Then in 2010 our world crashed all around us.
We found out in Feb of that year, with a frantic phone call in the middle of the night from a volunteer on the ground in Nairobi, that the director had not only been abusing money but he had been abusing the girls as well. I don’t remember much about the 24 hours after that call. I remember feeling helpless. My husband tells me I spent much of the time in a fetal position on the floor of our kitchen, as he tried to explain to our still small children that “mom is ok.”
So, after that brief emotional breakdown, and admittedly a lot of vodka, I got up off the floor, and with the help of our amazing volunteers and board, a plan was made to get them away from their abuser. Our Kenyan partner was to take care of the logistics of the move, securing a location and guardianship, and MFFO would fund the entire operation. Six weeks and $45,000 raised laster, the girls were out of the house and their guardianship was handed over to us. It was, quite frankly, a little miracle that we were able to move so fast and do so much.
Now we were entirely financially responsible for 33 children, not just their education, but for EVERYTHING. And we continue today.
In fact, just over 48 hours ago, I was in Kenya again. I have no idea how many times I have been to Kenya, I have had to replace my passport a few times, and we now have a total of 44 children. Our eldest girl, Mary will be graduating from University in November, and we have three currently enrolled in college and six more just graduated High School in December.
I am in awe of these children.
You see, these girls don’t take their education for granted like I did. If they were to walk onto this beautiful campus, walk into these classrooms, study in our Science labs, the music room, play sports on these fields, I believe they would think they were the luckiest girls on the planet. And they would be.
What a gift we were given by our parents to attend such a fantastic high school. And today we get to celebrate this gift, 30 years of educating woman at Notre Dame. For thirty years, Notre Dame has given woman the opportunity for a better education, not just during high school, but as preparation for us to get into the University of our choice.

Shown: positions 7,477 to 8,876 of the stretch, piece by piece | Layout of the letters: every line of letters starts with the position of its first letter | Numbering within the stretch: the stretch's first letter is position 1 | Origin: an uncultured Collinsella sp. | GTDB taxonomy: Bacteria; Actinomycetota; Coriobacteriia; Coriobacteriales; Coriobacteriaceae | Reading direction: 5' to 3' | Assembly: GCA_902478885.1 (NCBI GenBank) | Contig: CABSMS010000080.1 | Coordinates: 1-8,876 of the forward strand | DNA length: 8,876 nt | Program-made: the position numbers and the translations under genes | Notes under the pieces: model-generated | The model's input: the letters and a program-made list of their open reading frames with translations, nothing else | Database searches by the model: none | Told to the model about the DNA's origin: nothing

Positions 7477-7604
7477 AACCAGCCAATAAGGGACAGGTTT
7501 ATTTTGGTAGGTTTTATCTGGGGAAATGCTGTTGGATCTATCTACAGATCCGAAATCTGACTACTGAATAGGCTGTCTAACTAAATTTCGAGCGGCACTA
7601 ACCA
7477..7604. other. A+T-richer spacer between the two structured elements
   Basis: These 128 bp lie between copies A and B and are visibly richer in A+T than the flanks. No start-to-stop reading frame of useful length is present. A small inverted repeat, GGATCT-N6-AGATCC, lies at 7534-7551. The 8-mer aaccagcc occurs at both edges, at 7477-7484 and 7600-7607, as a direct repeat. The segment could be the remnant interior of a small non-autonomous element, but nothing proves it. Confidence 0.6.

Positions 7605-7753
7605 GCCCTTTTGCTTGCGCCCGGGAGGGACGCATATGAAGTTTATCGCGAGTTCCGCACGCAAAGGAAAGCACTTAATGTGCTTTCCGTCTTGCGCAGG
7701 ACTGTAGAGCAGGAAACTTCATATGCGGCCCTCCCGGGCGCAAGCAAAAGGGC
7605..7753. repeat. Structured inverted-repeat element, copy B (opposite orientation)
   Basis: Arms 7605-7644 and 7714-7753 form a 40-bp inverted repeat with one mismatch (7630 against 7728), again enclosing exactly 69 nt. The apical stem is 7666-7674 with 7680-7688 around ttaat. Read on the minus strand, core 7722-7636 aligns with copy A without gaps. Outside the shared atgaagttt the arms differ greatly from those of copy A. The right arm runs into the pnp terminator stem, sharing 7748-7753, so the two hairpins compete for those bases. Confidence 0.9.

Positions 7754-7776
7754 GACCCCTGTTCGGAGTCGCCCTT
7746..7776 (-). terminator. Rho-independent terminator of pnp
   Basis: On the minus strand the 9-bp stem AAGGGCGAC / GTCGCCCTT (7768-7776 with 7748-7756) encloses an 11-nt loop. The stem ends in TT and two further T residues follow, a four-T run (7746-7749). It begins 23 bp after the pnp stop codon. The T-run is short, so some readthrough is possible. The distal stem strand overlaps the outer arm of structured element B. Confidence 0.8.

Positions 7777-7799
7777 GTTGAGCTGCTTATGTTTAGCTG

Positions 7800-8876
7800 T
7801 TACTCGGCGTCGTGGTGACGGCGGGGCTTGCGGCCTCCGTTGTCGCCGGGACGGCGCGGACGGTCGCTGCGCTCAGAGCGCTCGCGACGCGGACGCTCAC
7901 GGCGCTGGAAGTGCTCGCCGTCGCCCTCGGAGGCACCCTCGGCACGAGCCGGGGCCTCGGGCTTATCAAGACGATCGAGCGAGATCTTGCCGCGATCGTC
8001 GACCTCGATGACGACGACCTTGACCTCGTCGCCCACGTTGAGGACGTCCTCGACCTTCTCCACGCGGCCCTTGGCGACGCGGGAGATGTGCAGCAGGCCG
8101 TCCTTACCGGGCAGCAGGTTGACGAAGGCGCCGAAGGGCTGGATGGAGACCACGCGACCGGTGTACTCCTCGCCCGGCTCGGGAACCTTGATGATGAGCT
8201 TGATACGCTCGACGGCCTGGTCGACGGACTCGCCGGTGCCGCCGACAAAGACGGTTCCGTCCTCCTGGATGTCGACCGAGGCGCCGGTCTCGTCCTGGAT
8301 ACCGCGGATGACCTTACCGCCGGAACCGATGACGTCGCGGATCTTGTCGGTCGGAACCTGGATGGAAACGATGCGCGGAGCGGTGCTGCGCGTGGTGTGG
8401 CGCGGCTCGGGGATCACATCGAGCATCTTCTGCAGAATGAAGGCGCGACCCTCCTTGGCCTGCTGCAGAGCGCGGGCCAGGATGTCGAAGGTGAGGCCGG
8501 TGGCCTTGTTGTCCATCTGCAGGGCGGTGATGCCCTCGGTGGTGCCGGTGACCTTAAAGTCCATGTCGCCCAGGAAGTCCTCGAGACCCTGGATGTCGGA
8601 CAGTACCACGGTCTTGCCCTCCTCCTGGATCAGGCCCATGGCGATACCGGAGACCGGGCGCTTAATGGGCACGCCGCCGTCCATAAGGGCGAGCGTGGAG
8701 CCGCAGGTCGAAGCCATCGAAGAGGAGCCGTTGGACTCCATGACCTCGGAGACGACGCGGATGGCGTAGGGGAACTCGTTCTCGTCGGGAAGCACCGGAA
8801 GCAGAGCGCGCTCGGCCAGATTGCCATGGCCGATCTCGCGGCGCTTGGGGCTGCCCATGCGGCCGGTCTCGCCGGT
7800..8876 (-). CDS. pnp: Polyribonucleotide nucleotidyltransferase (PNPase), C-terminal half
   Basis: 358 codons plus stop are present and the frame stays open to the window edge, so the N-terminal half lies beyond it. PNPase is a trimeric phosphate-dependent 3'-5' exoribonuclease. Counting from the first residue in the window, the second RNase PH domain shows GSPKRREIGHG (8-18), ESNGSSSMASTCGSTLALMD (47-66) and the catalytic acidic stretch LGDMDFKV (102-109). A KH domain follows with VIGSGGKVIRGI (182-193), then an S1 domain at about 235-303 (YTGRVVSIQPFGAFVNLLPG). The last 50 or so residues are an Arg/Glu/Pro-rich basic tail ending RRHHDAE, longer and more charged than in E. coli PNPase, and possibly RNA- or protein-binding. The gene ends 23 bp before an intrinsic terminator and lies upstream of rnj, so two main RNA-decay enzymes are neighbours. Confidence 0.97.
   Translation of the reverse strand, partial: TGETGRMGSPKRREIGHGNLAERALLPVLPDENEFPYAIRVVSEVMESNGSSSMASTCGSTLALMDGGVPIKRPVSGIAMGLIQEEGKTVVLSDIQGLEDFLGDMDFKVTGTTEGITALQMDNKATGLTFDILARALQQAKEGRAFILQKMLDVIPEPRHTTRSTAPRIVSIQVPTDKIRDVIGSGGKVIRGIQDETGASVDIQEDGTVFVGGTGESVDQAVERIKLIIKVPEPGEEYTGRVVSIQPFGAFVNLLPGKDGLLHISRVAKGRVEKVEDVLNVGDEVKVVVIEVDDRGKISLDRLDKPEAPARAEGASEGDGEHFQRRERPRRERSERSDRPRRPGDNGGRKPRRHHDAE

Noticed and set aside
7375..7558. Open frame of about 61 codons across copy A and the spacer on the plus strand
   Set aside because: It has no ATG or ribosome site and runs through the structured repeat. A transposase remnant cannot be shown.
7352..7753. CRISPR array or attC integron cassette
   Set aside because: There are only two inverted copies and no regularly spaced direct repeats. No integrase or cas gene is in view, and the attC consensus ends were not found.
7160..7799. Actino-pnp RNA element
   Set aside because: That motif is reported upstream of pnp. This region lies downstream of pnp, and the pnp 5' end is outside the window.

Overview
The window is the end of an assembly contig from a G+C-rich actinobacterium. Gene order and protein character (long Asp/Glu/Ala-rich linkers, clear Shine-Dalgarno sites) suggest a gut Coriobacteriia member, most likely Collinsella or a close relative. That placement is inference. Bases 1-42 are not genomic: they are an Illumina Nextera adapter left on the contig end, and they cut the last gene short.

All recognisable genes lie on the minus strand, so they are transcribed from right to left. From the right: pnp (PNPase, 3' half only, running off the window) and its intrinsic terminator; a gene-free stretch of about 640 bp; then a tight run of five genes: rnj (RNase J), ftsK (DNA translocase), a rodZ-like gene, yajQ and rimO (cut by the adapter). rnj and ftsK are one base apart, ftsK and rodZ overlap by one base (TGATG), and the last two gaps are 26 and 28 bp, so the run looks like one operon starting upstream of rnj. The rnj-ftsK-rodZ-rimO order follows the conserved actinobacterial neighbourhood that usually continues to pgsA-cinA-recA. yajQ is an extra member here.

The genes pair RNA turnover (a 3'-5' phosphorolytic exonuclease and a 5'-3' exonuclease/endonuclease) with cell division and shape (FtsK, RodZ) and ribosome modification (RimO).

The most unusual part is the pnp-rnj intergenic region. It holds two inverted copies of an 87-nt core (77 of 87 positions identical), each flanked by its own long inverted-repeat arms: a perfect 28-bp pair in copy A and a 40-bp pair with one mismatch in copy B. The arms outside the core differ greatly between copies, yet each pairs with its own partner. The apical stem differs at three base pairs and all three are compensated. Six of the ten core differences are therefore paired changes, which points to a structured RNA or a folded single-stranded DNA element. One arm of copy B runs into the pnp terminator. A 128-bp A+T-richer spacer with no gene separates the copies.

[vision_pullquote style=”3″ align=”right”] I won’t let these children make the same mistakes that I did, and take for granted the amazing gift of education. [/vision_pullquote]
How blessed are we to be a product of that? How blessed are we to have had the opportunities given to us? I am truly thankful to my mother, who worked her butt off to give me that chance. I am thankful to Notre Dame for giving me the education I received, even though I fought it all the way. I was a selfish young girl who took all of those opportunities for granted. I was a self-centered young woman to turn down a free education. I was simply an ass.
I broke down on the plane, in row 33, late on Thursday night, reading letters from my girls who had just graduated high school saying. “Thank you mum, for giving us these opportunities. Thank you Mum for always being there for me. Thank you mum for all you have done for us, I promise to work hard in school so I can fulfill my dreams.
Then one of the girls, Ann, wrote, “I remember the first time you met me when I was in elementary school, you gave me hope and you ended up furthering my journey with me and now see the lady I am today.”
These are my girls, my daughters, and I can’t explain how my heart is full of love and pride. I won’t let them make the same mistakes that I did, and take for granted the amazing gift of education. I know there are so many here that took this opportunity and have done amazing things with it. We are surrounded by lawyers, writers, teachers, mothers. We were given a wonderful education here at Notre Dame and today we celebrate that. Today, I am proud to be one of you.
And even though I may not have made the best decisions back then, I have no regrets. I guess I fulfilled my own childhood dream, of being a mom. I just never would have guessed in my wildest dreams, that I would be a mother to 50 children on two continents. Thank you.
Pamela St. Peter says
Racquel, what a beautiful gift you have given to these girls and to the rest of us. I too have to admit I took my education for granted. But will do my best to inspire others not to.
I’ve had the privilege to watch all the good MFFO has done through the years; and your tiredless contribution to the beautiful ladies of Kenya. Motherhood fits you very well…
Cindy Friedman says
Jeff and Rocky, you truly are an inspiration…Thank you!
lucy beer says
Roberta Murphy says
Applauding with heart and hands in Carlsbad! And somewhere early in this venture I recall your search for girls’ underwear and how you baled them up for Africa. Thank you, Rocky, for shedding a warm light in a stricken part of the world.